|I have a small Russian lilac tree, just three years old. Last year it didn't flower but had plenty of leaves. This year it flowered and the white blossoms smelled great. I'd like to make sure it flowers next year. Does this relate to how I prune it? The flowers are dying. Thank you.|
|Your Russian lilac, Syringa vulgaris 'Krasavitsa Moskvy', has exceptionally fragrant flowers so I know what you're describing. I'd want to encourage more blossoms, too! Lilacs should be pruned immediately after flowering because they take all summer to develop flower buds for next spring's floral display. You don't have to prune your lilac if it is still small, but you should snap off the spent flowers as they fade. If you look closely you will see two tiny buds on opposite sides of the stem just below the base of the spent flower. These buds are the developing flower buds for next year's flowers. Try not to damage them when you snap off the flowers.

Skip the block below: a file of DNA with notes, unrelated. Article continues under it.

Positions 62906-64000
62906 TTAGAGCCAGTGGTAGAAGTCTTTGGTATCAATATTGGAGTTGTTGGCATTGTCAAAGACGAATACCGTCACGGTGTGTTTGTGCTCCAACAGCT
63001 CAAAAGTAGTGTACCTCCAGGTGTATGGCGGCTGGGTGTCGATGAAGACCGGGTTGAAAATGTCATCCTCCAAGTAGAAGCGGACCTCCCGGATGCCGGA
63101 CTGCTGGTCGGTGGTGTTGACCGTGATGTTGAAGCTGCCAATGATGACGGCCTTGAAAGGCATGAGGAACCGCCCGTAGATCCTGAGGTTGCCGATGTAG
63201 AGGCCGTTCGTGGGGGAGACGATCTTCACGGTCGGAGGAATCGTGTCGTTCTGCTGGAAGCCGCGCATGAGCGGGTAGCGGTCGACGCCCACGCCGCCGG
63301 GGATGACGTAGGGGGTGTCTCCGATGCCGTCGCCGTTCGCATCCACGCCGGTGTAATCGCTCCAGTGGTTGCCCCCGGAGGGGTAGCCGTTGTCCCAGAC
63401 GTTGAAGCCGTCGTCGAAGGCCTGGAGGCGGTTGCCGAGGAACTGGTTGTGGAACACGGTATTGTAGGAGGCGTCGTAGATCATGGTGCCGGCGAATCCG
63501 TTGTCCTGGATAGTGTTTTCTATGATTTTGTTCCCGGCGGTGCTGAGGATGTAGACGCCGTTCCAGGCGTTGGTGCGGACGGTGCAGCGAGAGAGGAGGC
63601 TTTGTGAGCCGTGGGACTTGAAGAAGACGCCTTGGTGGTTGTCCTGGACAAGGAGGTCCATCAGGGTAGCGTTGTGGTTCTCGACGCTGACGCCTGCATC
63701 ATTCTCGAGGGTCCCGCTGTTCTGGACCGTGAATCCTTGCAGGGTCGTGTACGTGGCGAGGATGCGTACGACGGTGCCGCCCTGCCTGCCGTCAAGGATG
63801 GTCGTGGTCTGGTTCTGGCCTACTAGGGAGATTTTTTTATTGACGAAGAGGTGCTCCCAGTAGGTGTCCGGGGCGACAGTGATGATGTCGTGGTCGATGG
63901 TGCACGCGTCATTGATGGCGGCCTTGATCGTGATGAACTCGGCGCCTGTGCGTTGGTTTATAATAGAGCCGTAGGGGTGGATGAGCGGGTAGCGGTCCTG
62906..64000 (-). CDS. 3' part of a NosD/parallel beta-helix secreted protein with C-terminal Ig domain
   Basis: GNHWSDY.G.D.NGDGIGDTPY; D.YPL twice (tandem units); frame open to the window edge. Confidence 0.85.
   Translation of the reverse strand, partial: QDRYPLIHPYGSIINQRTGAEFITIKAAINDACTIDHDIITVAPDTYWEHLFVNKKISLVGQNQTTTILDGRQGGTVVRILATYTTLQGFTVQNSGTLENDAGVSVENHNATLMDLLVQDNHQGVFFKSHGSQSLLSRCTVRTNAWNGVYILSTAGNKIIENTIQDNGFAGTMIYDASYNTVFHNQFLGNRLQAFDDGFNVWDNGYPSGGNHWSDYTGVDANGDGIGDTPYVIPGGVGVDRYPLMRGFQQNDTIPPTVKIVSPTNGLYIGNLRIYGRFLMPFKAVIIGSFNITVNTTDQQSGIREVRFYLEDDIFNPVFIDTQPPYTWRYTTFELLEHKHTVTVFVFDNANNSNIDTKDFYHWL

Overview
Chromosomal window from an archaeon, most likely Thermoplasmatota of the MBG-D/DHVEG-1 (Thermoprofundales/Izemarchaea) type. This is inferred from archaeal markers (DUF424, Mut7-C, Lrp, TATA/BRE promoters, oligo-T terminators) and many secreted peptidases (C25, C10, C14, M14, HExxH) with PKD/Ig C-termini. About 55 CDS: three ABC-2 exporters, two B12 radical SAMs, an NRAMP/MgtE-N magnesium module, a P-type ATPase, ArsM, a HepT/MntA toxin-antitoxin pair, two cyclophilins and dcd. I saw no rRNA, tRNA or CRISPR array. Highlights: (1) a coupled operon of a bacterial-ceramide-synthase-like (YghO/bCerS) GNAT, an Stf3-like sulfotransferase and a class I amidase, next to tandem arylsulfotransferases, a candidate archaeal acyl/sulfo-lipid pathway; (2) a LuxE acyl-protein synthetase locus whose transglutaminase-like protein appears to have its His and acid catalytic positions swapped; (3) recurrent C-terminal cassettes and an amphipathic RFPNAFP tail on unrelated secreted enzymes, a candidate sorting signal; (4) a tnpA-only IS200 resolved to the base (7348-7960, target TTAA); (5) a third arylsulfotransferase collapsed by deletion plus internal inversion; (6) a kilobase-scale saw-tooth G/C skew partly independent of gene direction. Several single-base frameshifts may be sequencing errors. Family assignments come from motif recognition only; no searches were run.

If you need to prune that particular branch back because it is too long or unruly, you can do so and new flower buds will form later in the summer. Most gardeners reduce the size of their lilac bushes by about one-third every year. They get fewer blossoms but they manage to keep their shrubs in control. I tend to reduce the length of some of the stems each year, alternating which ones I prune so I'm always assured of a floral display the following year. As you get to know your lilac, you'll begin to understand how it flowers and you can prune either for lots of flowers or for compactness and controlled growth.
Hope this answers all your questions!